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Skirmish on the Essonne, 1429


The Age of Chivalry, Lion Rampant, 28mm

It’s been a long while since I played Lion Rampant. My wargame buddy Gyles had an army though, and so I promised to raise a force myself. I opted for French, for two very good reasons. First, I like their red wine, and secondly, I could build a whole 24 point force from a single £20 box of Perry plastics – their “Agincourt French Infantry, 1415-29” one. A bit of gluing and painting later, .. et voila! My French force consisted of two units of expert foot sergeants, a unit of crossbowmen with pavises, and a small unit of dismounted men-at-arms. That’s 24 points, and 42 figures – not counting the standard bearer accompanying my leader, the Bastard of Orleans. Gyles went for 24 points too for his English army, which he spent on a regular spear unit, a unit of irregular wild foot, a small unit of dismounted knights, a unit of veteran archers and mounted sergeants.The only problem though was that Sean and Lindsay turned up wanting a game too. As they preferred the French, I graciously gave them my toys to command, while I shared Gyles’ motley crew.The game was played out on a 6×4 foot table, with a river – the Essonne – running down the middle of it. So, we diced to start, then got stuck in. Gyles and I kept failing our activation rolls, which in Lion Rampant kills your side’s movement for that turn stone dead. Still, we eventually reached the stream, and my longbowmen got within bow range, screening the wild troops on their right. That’s when I made my first mistake. the French shot first, and those French crossbow bolts took down a couple of lightly-protected English archers. I soon found that shooting back wasn’t so easy, as those pavises I painted up provided excellent protection for the crossbowmen As a result, in the shooting match that followed, the English lost badly. In the end my archers broke and ran. That didn’t stop Gyles though. He sent his dismounted men-at-arms charging across the river, followed by the mounted sergeants. Facing them were the French men-at-arms, supported at a distance by a unit of expert foot sergeants. The trouble was, thanks to more bad activation rolls, the attack wasn’t well coordinated.The crossbowmen took out two English men-at-arms, and then the foot sergeants did the rest. The English were pushed back into the river, where they were duly hit by the French men-at-arms. This really wasn’t going according to plan at all! To support them, Gyles sent his six cavalry in, who charged the French men-at-arms. The melee though, ended with the horsemen retiring back over the stream, leaving half their force dead on the field. The main melee wasn’t going too well either. In fact it all ended badly for Gyles, who lost his leader (I forgot who he was), and what remained of his six-strong men-at-arms unit then broke and ran. That left us with two units – the spearmen and the wild foot. Gyles sent his spearmen in to support the withdrawal of the English men-at-arms, and inevitably it went badly. He lost four of his twelve spearmen in a melee with their veteran French counterparts, and got forced to retire over the river again. They were then hit by the four remaining French dismounted men-at-arms, and were broken. So, the Bastard of Orleans had won the day! Actually, we had one unit left. Thiose wild foot – I suppose they’re meant to be Welshmen or something – had been lurking on the English right, near the river bank. Fancying my chances, I launched a charge agaisnt the second unit of French spearmen. Amazingly the French unit lost badly, then broke and ran. Flushed with success I tried charging on into the crossbowmen. This worked well – at first. I took two casualties, dropping me to half strength (and half the normal die roll), but the crossbowmen took three casualties, and were pushed back. Then, thanks to a missed activation, they got to go first, and the Welshmen were wiped out. So, this battle was a clear French victory, and Sean and Lindsay were delighted. I was too, as after all, apart from one unit getting wiped, my French figures dd pretty well for themselves. Now, Gyles had vowed to paint up more archers, while Lindsay is raising a small Flemish force. For my part I fancy more French crossbowmen – and of course those oh-so-useful pavises to go with them.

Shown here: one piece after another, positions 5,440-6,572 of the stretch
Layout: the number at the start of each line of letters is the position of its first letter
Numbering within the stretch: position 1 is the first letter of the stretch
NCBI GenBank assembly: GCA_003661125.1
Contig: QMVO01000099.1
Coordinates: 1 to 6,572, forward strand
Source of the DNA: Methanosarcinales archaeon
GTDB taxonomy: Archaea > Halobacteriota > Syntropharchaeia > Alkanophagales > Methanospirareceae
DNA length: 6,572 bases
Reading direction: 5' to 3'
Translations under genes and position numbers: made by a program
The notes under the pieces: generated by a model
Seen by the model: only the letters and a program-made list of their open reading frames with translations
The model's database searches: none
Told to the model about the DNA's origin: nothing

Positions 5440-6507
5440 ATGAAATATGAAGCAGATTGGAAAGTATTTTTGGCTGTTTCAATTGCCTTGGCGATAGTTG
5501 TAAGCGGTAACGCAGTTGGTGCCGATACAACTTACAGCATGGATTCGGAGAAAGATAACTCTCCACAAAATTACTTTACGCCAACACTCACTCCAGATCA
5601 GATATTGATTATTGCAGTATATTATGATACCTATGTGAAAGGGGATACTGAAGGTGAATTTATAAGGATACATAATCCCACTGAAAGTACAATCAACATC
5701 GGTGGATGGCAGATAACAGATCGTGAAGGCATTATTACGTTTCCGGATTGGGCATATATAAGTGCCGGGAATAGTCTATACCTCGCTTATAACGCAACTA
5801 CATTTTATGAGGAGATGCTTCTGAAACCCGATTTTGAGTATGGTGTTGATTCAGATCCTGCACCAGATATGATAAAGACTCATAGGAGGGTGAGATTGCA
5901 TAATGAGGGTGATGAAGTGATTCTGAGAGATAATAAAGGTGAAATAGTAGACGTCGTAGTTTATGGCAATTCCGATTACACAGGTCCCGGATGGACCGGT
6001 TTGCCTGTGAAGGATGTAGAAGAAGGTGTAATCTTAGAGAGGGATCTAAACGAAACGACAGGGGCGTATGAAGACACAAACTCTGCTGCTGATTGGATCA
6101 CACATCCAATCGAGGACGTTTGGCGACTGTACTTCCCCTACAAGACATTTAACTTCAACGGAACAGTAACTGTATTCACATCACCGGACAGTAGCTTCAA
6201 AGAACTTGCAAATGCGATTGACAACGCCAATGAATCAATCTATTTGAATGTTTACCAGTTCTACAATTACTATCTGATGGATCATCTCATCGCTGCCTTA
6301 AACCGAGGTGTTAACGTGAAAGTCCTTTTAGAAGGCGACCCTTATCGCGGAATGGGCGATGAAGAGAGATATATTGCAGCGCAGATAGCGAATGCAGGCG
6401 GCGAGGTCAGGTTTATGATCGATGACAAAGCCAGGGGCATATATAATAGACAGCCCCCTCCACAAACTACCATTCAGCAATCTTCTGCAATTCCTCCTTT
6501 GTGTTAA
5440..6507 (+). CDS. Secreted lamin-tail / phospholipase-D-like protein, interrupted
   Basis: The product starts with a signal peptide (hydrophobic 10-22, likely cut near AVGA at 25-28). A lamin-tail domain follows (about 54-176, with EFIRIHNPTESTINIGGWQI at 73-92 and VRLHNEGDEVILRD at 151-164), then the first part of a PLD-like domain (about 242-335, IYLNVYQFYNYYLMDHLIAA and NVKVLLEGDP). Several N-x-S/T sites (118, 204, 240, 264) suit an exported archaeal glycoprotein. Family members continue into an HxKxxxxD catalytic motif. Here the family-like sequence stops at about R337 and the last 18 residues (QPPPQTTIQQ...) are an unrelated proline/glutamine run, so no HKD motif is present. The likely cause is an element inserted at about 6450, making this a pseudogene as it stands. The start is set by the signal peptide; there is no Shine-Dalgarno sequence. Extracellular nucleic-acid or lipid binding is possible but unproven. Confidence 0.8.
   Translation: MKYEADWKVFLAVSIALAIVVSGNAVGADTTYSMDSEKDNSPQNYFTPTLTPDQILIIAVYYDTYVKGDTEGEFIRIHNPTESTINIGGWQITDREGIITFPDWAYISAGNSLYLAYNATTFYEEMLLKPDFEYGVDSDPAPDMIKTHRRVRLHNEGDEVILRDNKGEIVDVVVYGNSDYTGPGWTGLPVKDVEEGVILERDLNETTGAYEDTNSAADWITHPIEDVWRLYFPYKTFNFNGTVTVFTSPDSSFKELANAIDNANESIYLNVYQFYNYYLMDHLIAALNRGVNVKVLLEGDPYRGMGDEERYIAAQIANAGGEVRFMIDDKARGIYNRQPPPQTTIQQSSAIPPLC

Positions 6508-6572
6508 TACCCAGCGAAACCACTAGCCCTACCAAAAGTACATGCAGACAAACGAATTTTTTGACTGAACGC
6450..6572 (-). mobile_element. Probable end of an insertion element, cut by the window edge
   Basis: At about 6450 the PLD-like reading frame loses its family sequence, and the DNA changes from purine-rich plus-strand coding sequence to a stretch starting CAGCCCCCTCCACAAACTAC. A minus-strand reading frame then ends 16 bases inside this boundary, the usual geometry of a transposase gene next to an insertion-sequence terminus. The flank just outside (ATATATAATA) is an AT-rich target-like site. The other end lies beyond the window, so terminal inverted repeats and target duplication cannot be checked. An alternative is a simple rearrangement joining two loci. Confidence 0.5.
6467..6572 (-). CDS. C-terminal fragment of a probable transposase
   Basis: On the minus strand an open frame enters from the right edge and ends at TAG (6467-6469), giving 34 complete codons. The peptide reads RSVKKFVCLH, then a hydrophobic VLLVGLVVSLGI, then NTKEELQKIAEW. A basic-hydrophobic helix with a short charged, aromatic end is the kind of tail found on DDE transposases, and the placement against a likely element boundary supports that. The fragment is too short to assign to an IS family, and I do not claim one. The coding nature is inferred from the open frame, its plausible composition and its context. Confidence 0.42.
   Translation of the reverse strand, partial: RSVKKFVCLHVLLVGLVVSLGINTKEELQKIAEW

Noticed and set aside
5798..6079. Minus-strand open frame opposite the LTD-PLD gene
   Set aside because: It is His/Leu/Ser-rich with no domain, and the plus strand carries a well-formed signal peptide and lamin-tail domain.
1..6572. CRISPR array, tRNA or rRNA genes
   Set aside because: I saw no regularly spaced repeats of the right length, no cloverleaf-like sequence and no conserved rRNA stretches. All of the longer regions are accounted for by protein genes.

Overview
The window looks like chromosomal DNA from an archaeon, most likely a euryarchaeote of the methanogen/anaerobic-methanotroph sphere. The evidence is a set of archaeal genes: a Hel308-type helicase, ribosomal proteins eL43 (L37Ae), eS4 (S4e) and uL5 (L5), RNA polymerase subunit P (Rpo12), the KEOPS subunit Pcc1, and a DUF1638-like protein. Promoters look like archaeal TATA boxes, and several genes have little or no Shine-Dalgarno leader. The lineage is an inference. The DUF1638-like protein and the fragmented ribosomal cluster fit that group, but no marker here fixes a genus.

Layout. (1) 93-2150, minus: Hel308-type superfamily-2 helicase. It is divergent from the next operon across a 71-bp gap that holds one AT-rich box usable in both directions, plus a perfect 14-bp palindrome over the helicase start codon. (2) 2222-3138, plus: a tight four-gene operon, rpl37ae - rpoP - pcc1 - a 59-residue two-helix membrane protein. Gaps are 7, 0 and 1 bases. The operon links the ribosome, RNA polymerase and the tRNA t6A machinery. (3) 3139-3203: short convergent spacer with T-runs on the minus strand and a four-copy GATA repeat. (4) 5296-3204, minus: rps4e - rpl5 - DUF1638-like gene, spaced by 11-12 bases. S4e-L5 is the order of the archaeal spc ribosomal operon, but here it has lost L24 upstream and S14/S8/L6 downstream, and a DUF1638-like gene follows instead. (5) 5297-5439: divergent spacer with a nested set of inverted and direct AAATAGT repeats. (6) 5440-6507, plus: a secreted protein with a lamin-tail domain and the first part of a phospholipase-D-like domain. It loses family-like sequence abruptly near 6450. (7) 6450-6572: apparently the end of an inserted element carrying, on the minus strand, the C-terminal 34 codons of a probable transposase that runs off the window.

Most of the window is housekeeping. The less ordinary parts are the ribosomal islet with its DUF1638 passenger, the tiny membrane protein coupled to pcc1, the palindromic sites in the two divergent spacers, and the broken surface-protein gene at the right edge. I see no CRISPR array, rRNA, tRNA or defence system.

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2 Responses “Skirmish on the Essonne, 1429”

  1. Andrew Riley
    18th April 2020 at 11:02 am

    Nice figures and painting – seems to be as much fun as Pikeman’s Lament but even more suited to this period with individual heraldry. Great inspiration. Thanks!

    • 18th April 2020 at 11:08 am

      Thanks Andrew. Both of these sets of rules make for a fun game .. as do Rebels and Patriots and The Men Who Would be Kings.

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